# Local Network IRC Server + Web IRC Client + IRC Bot

## Background and Motivation

Japanese students are often too shy to talk in English, even those from Kyoto University. To keep in communication with them, I built an IRC (Internet Relay Chat) server in the local network. It’s set up on an old PC, whose OS was Archlinux, and kernel version was 4.2.2. All the tools I used can be easily installed through package managers like pacman, pip, and npm.

## STEP 1: IRC Server

In Archlinux official repositories there are many Internet Relay Chat servers. Here I briefly describe how to install and configure the original IRC server ngircd.1

### Installation

To install ngircd, simply run the following command:

pacman -S ngircd


The configuration files are stored in /etc/ngircd.conf. The documents are available in /usr/share/doc/ngircd directory.

### Configuration

The IRC settings can be done in the configuration file /etc/ngircd.conf.

You can set the IRC host information in this file like this:

[Global]
Name = irc.cafemol.net

Info = Group chat place for CafeMol users.

Network = theory.biophys.kyoto-u.ac.jp


In the [Limits] block, some limits and timeouts for the ngIRCd instance are defined. You may have to change some of them:

[Limits]
ConnectRetry = 30

# Maximum number of channels a user can be member of (0: no limit):
MaxJoins = 10

# Maximum number of simultaneous connections from a single IP address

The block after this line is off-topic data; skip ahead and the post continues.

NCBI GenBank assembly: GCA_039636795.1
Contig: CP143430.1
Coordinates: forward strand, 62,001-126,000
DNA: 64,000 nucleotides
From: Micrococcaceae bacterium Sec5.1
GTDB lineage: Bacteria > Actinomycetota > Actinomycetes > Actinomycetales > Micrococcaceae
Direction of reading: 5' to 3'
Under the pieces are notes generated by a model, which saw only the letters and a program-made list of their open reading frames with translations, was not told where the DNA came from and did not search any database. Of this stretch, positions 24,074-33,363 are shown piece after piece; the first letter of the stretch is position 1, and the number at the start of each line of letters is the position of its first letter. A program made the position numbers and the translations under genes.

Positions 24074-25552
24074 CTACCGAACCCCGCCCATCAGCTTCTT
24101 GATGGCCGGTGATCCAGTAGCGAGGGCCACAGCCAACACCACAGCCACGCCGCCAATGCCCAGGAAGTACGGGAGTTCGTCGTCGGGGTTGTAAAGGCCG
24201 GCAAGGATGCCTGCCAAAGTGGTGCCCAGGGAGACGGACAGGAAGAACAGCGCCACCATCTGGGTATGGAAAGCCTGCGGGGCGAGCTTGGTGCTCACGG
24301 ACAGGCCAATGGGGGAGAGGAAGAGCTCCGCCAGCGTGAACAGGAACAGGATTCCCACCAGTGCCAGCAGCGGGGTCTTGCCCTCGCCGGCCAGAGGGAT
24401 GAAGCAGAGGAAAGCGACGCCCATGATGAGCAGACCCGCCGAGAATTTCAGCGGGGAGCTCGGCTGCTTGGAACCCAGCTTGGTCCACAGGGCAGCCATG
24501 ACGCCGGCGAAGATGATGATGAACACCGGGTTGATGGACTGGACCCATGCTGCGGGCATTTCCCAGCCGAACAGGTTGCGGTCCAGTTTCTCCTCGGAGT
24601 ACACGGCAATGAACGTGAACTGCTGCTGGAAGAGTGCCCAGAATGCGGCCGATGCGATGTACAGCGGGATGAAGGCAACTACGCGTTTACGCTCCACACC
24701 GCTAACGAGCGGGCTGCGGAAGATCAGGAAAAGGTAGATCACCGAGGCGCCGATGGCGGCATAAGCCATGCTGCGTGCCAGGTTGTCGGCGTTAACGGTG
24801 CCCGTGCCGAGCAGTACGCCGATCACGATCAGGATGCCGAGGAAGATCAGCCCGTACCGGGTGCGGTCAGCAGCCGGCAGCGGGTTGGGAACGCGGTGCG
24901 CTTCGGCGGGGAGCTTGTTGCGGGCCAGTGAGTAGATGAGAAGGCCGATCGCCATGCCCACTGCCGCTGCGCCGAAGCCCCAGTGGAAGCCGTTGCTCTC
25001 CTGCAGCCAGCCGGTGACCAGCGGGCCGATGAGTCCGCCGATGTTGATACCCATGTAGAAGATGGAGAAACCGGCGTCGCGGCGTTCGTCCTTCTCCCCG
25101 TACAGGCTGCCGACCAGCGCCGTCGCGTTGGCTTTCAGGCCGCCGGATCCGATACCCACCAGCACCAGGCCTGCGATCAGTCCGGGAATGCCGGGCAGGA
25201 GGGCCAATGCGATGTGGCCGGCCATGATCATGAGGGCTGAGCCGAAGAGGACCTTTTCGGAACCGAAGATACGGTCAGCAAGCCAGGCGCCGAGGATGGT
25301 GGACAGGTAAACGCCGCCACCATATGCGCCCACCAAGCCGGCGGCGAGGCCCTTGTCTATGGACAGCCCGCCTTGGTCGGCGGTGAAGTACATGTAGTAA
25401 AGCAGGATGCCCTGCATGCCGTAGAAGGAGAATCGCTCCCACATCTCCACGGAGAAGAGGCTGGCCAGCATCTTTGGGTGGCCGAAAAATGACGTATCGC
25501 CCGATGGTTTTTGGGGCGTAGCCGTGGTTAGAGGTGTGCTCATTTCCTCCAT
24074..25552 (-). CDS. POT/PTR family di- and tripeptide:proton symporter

# the server will accept (0: unlimited):
MaxConnectionsIP = 50


Here I set MaxConnectionsIP = 50 because I also built a web-based interface for my IRC server, through which every group member can get access. In this case, a limit of larger than 30 (number of members in our group) is necessary.

The [Operator] section is used to define IRC Operator. Change name and password for the Op account.

[Operator]
Name = ein


Optionally, one can also configure pre-defined channels in [Channel] sections.

### Run

Control the ngircd service through systemd:

systemctl enable ngircd.service
systemctl start ngircd.service


## STEP 2: Web IRC client

Again, there are many web based IRC clients. Here I demonstrate the installation and configuration of shout.2

### Installation

The easiest way to install shout is using npm:

sudo npm install -g shout


### Configuration

In my case, the user configuration file is ~/.shout/config.js. Shout is well-documented and thus easy to customize:

module.exports = {
public: true,
host: "10.1.1.131",
port: 9000,
theme: "themes/zenburn.css",

defaults: {
name: "CafeMol",
host: "10.1.1.131",
port: 6667,
nick: "cafemol-user",
realname: "Cafe User",
join: "#cafemol"
},
};


### Run

shout start


As can be seen, utf-8 is supported. One can type Chinese, Japanese, as well as Emoji. Also, figures can be shown directly in the chatting window.

## STEP 3: IRC Bot

Sopel is an easy-to-use IRC bot framework. It’s written in python, and thus is highly extensible.3 With very basic knowledge of python, one can write many interesting and handy extensions.

### Installation

Install sopel through pip:

pip install sopel


Luckily for Archlinux users, sopel has been packaged into the Archlinux official community repository.

pacman -S sopel


### Configuration

Set name, nick, and host information for the bot through ~/.sopel/default.cfg:

[core]
nick = lysa
host = 10.1.1.131
use_ssl = false
port = 6667
owner = tan
name = Lysa
channels = #cafemol,#biophysics

enable = search,calc,weather,countdown,tld,rand,dice,movie,seen,unicode_info

sopel -c config.cfg